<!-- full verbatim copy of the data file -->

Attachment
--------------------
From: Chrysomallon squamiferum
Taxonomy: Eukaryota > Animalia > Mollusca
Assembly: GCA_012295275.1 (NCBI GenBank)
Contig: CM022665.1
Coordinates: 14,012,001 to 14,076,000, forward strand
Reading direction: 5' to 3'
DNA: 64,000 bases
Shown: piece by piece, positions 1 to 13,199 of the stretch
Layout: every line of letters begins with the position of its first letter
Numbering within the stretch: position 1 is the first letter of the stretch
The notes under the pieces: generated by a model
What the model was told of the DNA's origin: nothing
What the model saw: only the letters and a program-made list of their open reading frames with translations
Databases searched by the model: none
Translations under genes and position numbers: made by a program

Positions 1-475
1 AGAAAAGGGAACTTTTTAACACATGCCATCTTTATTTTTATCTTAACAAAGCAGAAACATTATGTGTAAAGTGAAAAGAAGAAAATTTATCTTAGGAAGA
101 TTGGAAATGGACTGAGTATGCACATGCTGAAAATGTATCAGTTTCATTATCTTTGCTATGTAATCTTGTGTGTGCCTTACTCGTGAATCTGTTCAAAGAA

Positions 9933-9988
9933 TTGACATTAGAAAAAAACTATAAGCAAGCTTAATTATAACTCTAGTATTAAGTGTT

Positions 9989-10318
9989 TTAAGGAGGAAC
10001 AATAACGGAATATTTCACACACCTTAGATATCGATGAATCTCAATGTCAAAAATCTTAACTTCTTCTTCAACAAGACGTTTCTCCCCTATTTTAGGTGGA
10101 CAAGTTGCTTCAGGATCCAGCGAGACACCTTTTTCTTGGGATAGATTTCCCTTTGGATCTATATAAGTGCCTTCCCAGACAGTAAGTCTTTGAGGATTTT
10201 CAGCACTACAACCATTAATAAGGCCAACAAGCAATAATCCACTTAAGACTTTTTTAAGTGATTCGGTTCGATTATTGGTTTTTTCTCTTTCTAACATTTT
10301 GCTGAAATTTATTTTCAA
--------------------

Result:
From: Chrysomallon squamiferum
Taxonomy: Eukaryota > Animalia > Mollusca
Assembly: GCA_012295275.1 (NCBI GenBank)
Contig: CM022665.1
Coordinates: 14,012,001 to 14,076,000, forward strand
Reading direction: 5' to 3'
DNA: 64,000 bases
Shown: piece by piece, positions 1 to 13,199 of the stretch
Layout: every line of letters begins with the position of its first letter
Numbering within the stretch: position 1 is the first letter of the stretch
The notes under the pieces: generated by a model
What the model was told of the DNA's origin: nothing
What the model saw: only the letters and a program-made list of their open reading frames with translations
Databases searched by the model: none
Translations under genes and position numbers: made by a program

Positions 1-475
1 AGAAAAGGGAACTTTTTAACACATGCCATCTTTATTTTTATCTTAACAAAGCAGAAACATTATGTGTAAAGTGAAAAGAAGAAAATTTATCTTAGGAAGA
101 TTGGAAATGGACTGAGTATGCACATGCTGAAAATGTATCAGTTTCATTATCTTTGCTATGTAATCTTGTGTGTGCCTTACTCGTGAATCTGTTCAAAGAA

Positions 9933-9988
9933 TTGACATTAGAAAAAAACTATAAGCAAGCTTAATTATAACTCTAGTATTAAGTGTT

Positions 9989-10318
9989 TTAAGGAGGAAC
10001 AATAACGGAATATTTCACACACCTTAGATATCGATGAATCTCAATGTCAAAAATCTTAACTTCTTCTTCAACAAGACGTTTCTCCCCTATTTTAGGTGGA
10101 CAAGTTGCTTCAGGATCCAGCGAGACACCTTTTTCTTGGGATAGATTTCCCTTTGGATCTATATAAGTGCCTTCCCAGACAGTAAGTCTTTGAGGATTTT
10201 CAGCACTACAACCATTAATAAGGCCAACAAGCAATAATCCACTTAAGACTTTTTTAAGTGATTCGGTTCGATTATTGGTTTTTTCTCTTTCTAACATTTT
10301 GCTGAAATTTATTTTCAA